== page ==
hoodwink.d enhanced


Hoodlums IV: No Sleep Till Borken #

by why in inspect


Not quite there yet.

Proxies are suddenly a riot.

said on 26 Aug 2005 at 13:35

hoodwink.d gives the following on FF 1 .0.6 greasemonkey 0.5 running on mac osx 10.4

using hoodlum

Error: uncaught exception: [Exception… “Component returned failure code: 0×80004005 (NS_ERROR_FAILURE) [nsIScriptableUnicodeConverter.ConvertToUnicode]” nsresult: “0×80004005 (NS_ERROR_FAILURE)” location: “JS frame :: chrome://greasemonkey/content/utils.js :: getContents :: line 160” data: no]

said on 26 Aug 2005 at 14:27

iam also on osx 10.4 with gm 0.5 and ff 1.0.6 but no such error here. looks like a gm or ff error more likely. ff yields plenty of those (harmless) NS_ERROR_FAILURE in my experience.

said on 26 Aug 2005 at 14:38

Actually, _why, since you’re using the body appending dealio we discussed, I don’t think we need bother with HoOdLuM_onLoad anymore.

Try disposing of it and see how it works—change the last line of the first replacement text chunk in fixup_script back to:

(function() {

And get rid of the script.sub!(/^\}\)\(\);/, "});") altogether.

said on 26 Aug 2005 at 14:40

Incidentally, gm 0.5 DOES fix the security hole I was bitching about.

said on 26 Aug 2005 at 14:52

Actually, MenTaL, we can use a security token in the HoOdLuM_xmlhttpRequest. When the proxy starts, generate a random session id. And overwrite the hoodwinkd.user.js with code to use the key.

I guess the question is: can Javascript read a function’s source code and parse it for the key?

said on 26 Aug 2005 at 15:15

Another idea. The Javascript could contain a list of URL globs (in its masthead probably) which will be needed for XML HttpRequests. The proxy will allow those URLs from http://current.site/http://remote.com. If I could open a couple hoodwink.d URLs then we could do live preview and Ajax submission. (The last one can save a handful of hits to the server.)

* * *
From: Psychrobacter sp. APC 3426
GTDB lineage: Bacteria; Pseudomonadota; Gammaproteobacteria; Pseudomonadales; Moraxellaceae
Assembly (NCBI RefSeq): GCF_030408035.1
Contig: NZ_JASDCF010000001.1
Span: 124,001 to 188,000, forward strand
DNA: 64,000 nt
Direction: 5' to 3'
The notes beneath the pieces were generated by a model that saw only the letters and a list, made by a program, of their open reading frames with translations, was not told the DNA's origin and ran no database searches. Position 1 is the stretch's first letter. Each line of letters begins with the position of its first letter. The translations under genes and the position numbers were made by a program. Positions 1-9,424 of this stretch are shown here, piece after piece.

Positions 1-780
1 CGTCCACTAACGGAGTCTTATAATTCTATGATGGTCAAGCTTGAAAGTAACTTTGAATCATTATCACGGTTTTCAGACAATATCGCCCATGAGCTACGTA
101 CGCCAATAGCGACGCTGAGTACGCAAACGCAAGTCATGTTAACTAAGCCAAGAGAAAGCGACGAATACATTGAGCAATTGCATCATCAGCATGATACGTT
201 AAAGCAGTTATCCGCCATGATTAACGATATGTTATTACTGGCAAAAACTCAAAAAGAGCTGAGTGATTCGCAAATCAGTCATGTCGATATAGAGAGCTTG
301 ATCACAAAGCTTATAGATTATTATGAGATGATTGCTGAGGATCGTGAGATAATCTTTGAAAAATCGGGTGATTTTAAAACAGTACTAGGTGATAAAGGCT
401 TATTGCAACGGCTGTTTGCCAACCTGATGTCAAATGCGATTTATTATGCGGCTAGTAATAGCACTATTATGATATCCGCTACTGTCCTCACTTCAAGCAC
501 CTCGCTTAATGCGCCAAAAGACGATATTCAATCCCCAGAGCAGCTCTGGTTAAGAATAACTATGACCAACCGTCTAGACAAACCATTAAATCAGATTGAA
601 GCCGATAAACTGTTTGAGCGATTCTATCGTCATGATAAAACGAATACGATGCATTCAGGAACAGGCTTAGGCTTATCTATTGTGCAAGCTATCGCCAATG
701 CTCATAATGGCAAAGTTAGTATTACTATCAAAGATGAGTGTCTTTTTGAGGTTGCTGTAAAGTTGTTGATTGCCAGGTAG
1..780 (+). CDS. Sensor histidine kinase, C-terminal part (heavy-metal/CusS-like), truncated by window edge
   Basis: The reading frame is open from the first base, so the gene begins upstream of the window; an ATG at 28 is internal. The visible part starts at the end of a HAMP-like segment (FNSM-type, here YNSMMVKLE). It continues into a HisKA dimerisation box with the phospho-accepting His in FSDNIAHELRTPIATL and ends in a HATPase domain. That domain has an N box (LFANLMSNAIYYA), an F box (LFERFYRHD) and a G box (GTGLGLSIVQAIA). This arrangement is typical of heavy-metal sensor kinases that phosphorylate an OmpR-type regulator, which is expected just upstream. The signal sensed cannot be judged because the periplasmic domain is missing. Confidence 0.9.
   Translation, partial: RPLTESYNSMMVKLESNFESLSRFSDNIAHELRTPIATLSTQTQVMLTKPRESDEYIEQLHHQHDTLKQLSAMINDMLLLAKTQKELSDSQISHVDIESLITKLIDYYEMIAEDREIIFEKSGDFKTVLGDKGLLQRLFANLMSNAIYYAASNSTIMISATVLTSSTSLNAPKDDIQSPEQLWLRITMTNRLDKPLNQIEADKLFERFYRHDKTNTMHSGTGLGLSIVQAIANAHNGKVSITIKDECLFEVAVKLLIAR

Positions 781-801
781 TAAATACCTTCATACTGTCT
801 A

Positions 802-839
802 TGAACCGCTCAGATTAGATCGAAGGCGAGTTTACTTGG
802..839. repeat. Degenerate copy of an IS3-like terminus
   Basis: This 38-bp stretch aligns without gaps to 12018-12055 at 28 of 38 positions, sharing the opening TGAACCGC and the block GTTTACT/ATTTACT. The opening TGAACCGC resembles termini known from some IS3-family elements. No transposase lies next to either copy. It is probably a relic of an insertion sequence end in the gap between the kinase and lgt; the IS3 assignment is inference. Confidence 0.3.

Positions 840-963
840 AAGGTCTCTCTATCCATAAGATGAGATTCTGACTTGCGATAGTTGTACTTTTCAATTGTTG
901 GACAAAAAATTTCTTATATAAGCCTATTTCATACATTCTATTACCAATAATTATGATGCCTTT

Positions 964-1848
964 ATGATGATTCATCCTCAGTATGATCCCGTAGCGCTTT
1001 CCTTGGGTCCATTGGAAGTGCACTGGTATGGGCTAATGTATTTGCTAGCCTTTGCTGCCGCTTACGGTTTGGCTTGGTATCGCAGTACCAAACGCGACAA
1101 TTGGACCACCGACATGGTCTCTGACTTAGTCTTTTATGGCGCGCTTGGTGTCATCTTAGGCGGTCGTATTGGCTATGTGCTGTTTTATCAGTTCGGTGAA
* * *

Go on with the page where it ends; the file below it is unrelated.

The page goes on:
said on 26 Aug 2005 at 16:11

why: Hmm, there’s no way to grab the source of an arbitrary function, that I’m aware of.

So long as the function isn’t physically part of the document in question (which would make its definition accessible via DOM , however briefly), and it’s residing somewhere that you can’t get to via standard XMLHttpRequest, we should be okay.

So that means <script src="..."> pointing to some foreign domain (whose content can be generated by the proxy) should be a safe option for an injected key. Provided we keep it all in a closure or something.

Of course, we have to take pains to ensure that we get the “authentic” XMLHttpRequest in the first place. Imagine the page supplies its own malicious window.XMLHttpRequest to gank our popcorn…

said on 26 Aug 2005 at 20:32

Grabbing the source code of a JavaScript function is usually as easy as doing fun.toString(). Note that this includes the function name(param1, param2) { ... } that surrounds the actual function body. You can filter that out with a good old RegExp.

Note that Function.prototype.toString() is not specified by ECMA -262 to return the actual source code, but it’s what all the browsers do. (And probably other implementations as well…)

said on 27 Aug 2005 at 10:54

So yeah, sticking the session ID in a function is not going to work. All the JavaScript implementations can get that.

Another thing you will want to think about:

If a hoodwink’d script accesses the DOM (or any global javascript object, like String), then it can have it’s call graph – uh – hookdwinked and then the calling page has GM_xmlhttpRequest.

The idea of whitelisting domains is pretty nice, but the hoodwinker will still have access to the domains which are whitelisted. Perhaps that is acceptable.

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